Hopes growing of Euro resolution
April 21, 2013
English and French clubs are standing firm in the changes they want made to the Heineken Cup © Getty Images
There are fresh hopes that an agreement can be made over the future of the Heineken Cup after the clubs and six unions involved in the competition reportedly met for secret talks.
So far this season there have been three stakeholder meetings, but they failed to find any resolution. The current accord ends in May 2014 and last year the English and French clubs served the tournament organisers European Rugby Cup the necessary two-year's notice of their intention to withdraw if changes to the structure of the competition weren't made.
The Anglo-French clubs want the competition cut from 24 to 20 teams. Six teams would qualify from the Aviva Premiership, Top 14 and RaboDirect PRO12 - regardless of nationality - and the other two places would go to the winners of the Heineken Cup and Amlin Challenge Cup. There has been some compromise in that they have agreed it can be the top four in the RaboDirect, with the other two places determined by nationality to ensure all six nations are represented.
The English clubs are also standing firm on the issue of a new television partner after they signed a £152million agreement with BT Sport which includes provision for a cross-border competition. However, ERC recently extended their contract with Sky; something the English and French clubs claim is void as it was agreed after they had served their notice.
"Time is running out and there is an increasing acknowledgement that this is about not tinkering with one or two regulations, but a shakeup that will effectively mean a new competition. If we do not sort it out, there will be no Heineken Cup after next season," one union official was reported as telling The Observer.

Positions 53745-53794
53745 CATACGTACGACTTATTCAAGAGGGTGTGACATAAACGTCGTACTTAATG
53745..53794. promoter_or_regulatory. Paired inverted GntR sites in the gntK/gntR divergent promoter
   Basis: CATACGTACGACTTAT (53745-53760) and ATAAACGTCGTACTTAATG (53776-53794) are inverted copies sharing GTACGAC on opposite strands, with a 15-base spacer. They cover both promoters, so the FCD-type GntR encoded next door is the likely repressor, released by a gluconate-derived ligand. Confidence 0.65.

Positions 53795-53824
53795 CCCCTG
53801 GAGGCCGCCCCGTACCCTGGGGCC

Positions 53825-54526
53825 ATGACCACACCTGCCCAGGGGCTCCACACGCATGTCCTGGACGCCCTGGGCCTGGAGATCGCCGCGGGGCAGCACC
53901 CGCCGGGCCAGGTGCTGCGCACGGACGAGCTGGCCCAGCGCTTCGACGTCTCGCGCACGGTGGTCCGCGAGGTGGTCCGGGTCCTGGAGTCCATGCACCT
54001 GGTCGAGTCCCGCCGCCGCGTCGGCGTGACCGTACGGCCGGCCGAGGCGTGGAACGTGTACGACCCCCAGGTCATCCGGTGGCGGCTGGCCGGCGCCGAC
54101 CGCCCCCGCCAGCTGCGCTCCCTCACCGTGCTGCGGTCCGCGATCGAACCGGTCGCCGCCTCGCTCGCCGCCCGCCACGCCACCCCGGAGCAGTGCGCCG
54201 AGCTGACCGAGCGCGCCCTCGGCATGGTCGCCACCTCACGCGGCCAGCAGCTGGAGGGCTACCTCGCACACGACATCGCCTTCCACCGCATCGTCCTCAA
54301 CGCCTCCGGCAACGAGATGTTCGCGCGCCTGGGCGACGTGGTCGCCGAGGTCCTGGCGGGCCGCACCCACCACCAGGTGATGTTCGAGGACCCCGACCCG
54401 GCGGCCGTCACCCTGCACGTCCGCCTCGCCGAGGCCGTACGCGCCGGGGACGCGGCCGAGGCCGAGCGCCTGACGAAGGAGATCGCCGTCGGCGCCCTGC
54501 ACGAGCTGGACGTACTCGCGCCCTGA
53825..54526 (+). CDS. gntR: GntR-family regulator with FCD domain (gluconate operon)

The English and French clubs believe that they could absorb any financial loss if there was no cross-border competition, whereas the Scots, Welsh, Irish and Italian teams could not. Premiership and Top 14 clubs have meetings lined up to discuss proposals if the talks should fail, with the possibility of both leagues increasing by two clubs to 14 and 16 teams respectively, competition with the southern hemisphere teams or a new trans-European tournament between themselves and the Welsh regions.
"Some French clubs are calling for the Top 14 to be increased by two and, if that happens, there will be no going back," one club official added. "They are particularly keen for the Amlin Challenge Cup to become more meaningful because the group stage is little more than a series of mismatches, very much the poor relation. We have met recently and there is optimism that another accord will be agreed and that the new model will be far stronger commercially and run more democratically.
"We need decisions to be made on a commercial basis, so the cake grows and there is more for everyone. The talks behind the scenes have given us hope that there may be an outline agreement before the Heineken Cup final. Not long after that, when the fixture lists for the new season are drawn up, we will be approaching the point of no return. There is recognition now that we are not bluffing."
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